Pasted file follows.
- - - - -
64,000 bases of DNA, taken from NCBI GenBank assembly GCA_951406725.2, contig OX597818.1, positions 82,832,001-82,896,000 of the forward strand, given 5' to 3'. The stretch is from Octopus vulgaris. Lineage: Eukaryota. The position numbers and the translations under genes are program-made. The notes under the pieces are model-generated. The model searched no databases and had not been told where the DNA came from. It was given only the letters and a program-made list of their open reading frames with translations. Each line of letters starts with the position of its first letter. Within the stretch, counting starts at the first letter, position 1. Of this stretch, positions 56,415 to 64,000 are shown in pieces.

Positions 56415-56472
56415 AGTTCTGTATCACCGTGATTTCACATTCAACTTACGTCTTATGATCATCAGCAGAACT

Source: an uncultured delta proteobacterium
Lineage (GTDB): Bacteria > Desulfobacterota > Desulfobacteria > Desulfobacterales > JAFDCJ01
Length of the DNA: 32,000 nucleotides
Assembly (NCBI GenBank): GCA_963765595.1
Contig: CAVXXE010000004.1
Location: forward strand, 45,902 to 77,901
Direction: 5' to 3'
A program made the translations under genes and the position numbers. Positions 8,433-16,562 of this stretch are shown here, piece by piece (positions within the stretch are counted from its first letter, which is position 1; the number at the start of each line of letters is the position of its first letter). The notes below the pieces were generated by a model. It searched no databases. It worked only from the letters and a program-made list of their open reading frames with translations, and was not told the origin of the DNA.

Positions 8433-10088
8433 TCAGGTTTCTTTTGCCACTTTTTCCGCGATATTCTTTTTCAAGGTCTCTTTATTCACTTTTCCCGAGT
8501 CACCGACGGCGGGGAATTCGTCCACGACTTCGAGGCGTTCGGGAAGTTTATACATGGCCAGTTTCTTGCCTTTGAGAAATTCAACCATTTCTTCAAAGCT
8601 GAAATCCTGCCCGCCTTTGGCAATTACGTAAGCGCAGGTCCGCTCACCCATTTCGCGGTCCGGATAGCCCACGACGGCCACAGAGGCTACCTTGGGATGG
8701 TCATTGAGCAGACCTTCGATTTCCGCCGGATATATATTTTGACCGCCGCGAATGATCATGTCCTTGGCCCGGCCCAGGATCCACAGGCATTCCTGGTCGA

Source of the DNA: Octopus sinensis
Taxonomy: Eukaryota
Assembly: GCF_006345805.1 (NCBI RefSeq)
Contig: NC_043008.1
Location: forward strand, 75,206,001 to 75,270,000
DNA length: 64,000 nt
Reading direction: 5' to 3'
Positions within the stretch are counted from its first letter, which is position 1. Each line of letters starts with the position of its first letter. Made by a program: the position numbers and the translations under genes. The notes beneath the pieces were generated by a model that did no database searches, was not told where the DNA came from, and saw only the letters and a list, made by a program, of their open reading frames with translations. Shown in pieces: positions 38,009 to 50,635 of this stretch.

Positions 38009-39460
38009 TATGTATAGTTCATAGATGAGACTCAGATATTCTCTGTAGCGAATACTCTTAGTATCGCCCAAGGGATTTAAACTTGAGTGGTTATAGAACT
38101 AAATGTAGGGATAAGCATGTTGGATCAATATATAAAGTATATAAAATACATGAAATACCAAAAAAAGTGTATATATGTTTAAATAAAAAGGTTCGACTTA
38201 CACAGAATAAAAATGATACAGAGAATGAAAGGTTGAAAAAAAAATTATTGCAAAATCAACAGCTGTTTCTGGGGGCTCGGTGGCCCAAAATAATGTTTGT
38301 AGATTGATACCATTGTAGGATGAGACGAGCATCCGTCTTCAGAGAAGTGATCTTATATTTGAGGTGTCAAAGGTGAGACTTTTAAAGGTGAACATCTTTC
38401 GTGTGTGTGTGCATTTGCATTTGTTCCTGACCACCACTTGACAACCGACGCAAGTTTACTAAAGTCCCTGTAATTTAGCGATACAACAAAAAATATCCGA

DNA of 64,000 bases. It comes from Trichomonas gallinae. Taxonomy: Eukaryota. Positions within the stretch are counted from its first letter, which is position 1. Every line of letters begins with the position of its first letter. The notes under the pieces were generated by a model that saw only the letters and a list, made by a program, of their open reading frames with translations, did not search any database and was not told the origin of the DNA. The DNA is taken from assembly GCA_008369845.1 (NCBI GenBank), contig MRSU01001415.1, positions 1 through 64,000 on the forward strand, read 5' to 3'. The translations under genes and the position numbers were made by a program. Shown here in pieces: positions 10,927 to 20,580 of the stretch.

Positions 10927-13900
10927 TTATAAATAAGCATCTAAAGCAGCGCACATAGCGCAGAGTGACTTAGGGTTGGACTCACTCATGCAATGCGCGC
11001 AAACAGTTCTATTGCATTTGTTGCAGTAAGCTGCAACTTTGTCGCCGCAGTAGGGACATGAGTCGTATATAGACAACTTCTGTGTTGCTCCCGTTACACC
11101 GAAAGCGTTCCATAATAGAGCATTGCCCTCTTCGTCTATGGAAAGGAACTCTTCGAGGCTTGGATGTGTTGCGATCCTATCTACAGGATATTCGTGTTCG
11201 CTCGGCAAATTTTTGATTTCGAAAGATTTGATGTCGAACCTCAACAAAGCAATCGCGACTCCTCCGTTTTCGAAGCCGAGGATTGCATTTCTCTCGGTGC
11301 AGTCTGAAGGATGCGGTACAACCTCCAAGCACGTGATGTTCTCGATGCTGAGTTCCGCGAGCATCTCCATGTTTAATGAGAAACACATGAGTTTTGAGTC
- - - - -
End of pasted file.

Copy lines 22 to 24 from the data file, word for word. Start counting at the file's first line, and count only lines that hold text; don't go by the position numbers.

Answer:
DNA length: 64,000 nt
Reading direction: 5' to 3'
Positions within the stretch are counted from its first letter, which is position 1. Each line of letters starts with the position of its first letter. Made by a program: the position numbers and the translations under genes. The notes beneath the pieces were generated by a model that did no database searches, was not told where the DNA came from, and saw only the letters and a list, made by a program, of their open reading frames with translations. Shown in pieces: positions 38,009 to 50,635 of this stretch.